‘The Lorax’ is a movie that says greed is bad, plus Iranian Oscar winner ‘A Separation.’
While Dr. Seuss’ The Lorax was designed to entertain kids, the plot would make the Occupy Wall Street crowd jump for joy, along with environmentalists.
The inhabitants of Thneedville live in a totally artificial, plastic world with no plants or trees. This is a town where people pay for the air they breathe, a business controlled by a pint-sized villain named Mr. O’Hare (Rob Riggle).
Thneedville feels like an animated version of the world inhabited by Jim Carrey in The Truman Show. It isn’t quite real but nobody seems to care except Audrey (Taylor Swift), who knows that Thneedville was once filled with Trullula trees and her only desire is to see such a tree.
This quest inspires a 12-year-old named Ted (Zac Efron) to leave the city and find a hermit named Once-ler (Ed Helms) who knows all about the trees and what happened to them. Before long Ted, who has a crush on Audrey, is sneaking out of town (and the prying eyes of Mr. O’Hare) to talk with Once-ler and learn the secret of the lost trees and about the Lorax (Danny DeVito), the guardian of the forest.
As we learn about how Once-ler let greed ruin his life, the environment and his town, we also get to see a bunch of adorable forest critters including bears and singing fish.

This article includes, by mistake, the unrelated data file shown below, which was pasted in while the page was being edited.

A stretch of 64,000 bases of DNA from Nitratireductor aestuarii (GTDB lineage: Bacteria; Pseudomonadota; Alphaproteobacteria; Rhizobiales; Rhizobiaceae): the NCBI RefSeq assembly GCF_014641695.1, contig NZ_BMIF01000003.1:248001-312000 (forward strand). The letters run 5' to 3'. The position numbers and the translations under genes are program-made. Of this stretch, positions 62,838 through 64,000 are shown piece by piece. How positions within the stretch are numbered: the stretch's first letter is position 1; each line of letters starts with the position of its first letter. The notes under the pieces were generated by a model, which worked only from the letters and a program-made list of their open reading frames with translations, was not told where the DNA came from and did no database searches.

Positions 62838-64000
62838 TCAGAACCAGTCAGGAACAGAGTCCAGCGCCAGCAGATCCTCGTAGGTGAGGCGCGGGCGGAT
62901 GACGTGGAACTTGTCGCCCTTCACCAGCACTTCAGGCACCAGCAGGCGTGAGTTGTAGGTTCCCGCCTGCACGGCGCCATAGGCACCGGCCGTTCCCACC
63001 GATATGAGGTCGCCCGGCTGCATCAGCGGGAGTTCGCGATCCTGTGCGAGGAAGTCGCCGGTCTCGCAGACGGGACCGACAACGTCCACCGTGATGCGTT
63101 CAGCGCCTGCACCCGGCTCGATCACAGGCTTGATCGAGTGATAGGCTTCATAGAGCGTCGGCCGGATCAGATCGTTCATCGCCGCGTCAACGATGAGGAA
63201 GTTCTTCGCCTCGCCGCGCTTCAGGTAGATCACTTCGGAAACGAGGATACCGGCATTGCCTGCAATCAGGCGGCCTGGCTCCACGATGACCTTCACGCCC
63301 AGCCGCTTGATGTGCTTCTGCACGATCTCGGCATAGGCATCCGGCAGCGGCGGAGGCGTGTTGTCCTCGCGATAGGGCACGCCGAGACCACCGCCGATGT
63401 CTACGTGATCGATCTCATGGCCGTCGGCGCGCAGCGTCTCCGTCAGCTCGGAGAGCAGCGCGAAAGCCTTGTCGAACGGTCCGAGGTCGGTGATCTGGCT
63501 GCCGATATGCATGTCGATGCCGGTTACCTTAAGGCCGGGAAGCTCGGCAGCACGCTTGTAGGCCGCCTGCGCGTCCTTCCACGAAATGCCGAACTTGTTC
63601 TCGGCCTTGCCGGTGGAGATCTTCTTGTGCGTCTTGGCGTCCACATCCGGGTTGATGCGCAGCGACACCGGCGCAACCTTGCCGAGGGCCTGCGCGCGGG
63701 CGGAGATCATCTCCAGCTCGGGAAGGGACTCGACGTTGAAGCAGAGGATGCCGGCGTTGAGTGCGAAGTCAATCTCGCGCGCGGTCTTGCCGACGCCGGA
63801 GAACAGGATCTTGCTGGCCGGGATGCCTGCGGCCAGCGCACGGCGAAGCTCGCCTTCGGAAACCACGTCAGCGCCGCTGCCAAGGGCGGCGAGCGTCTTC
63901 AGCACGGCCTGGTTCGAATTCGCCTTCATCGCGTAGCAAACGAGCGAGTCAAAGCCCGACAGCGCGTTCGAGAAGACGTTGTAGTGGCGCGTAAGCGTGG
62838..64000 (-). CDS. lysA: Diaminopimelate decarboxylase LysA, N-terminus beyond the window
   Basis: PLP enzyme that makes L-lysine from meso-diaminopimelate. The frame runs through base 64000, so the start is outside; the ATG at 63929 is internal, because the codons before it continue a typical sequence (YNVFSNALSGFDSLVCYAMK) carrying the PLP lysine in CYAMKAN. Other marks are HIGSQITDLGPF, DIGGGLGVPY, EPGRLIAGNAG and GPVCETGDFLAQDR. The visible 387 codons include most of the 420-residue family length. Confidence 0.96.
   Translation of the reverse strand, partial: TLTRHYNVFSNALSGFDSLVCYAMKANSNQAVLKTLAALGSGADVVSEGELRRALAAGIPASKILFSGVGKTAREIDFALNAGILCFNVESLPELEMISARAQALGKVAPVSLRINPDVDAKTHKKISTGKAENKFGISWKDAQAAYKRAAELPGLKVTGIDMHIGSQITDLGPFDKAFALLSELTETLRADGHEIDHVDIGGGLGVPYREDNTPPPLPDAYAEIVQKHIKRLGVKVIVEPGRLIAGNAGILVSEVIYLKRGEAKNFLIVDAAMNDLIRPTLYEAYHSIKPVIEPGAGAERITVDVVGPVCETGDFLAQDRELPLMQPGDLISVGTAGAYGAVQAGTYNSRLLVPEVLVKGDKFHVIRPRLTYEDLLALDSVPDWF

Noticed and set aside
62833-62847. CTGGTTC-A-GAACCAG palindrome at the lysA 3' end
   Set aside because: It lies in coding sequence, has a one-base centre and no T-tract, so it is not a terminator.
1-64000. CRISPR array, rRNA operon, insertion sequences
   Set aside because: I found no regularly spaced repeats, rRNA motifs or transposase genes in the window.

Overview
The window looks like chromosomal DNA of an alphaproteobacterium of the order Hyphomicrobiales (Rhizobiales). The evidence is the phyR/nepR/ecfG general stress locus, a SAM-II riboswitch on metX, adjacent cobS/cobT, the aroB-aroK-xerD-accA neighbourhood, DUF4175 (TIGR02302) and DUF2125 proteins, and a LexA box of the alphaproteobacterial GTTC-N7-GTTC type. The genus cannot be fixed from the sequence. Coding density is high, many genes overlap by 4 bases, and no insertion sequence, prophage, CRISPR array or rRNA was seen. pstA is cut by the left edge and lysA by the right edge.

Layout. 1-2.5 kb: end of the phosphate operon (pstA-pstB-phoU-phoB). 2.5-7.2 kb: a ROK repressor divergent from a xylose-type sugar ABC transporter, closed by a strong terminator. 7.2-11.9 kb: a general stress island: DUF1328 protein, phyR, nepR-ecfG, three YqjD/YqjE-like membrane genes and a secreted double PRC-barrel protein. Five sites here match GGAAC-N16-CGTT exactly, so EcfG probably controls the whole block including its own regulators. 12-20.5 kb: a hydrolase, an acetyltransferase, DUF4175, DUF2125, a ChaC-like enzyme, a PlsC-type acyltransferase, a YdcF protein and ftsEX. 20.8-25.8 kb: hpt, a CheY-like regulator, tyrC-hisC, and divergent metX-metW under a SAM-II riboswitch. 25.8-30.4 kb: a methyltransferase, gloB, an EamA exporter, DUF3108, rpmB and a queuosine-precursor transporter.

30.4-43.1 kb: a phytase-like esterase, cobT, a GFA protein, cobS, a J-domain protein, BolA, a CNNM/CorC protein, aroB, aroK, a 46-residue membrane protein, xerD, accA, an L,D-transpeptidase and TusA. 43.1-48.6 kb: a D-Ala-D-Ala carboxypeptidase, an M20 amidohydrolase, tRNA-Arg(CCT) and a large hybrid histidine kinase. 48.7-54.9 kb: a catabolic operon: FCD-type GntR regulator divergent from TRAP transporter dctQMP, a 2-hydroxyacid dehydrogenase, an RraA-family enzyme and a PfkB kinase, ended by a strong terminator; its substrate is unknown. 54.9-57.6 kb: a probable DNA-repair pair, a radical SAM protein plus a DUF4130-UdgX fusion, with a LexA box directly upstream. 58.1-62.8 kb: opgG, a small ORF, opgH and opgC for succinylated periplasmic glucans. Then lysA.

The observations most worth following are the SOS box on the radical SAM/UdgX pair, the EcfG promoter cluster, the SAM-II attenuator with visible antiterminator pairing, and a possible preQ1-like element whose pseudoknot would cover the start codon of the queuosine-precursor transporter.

When Ted obtains a Trullula tree seed, he is determined to plant it and that leads to a merry chase as O’Hare’s henchmen try to stop him.
The backstory about why trees are important and why greed is bad is fronted by a story that children can embrace, with plenty of screwball comedy and numerous chase scenes.
Created by the filmmakers behind Despicable Me, director Chris Renaud and animation layout supervisor Kyle Balda (who gets co-directing credit on The Lorax), Dr. Seuss’ The Lorax is an enjoyable children’s film.
Iranian Oscar winner
With St. Patrick’s Day coming up this weekend, I’ve put together a list of my favorite movies with an Irish theme or locale. This list includes dramas, comedies, a drama with music, a movie with Sean Connery singing and, of course, the most popular Irish-themed movie in American film history.
It was Jennifer Lawrence’s fierceness and devotion to family as the memorable Ozark teen Ree in Winter’s Bone that likely showed she had the grit to play the fierce survivalist Katniss Everdeen in the hoped for next big movie franchise, kicking off with The Hunger Games, based on the insanely popular novel by Suzanne Collins.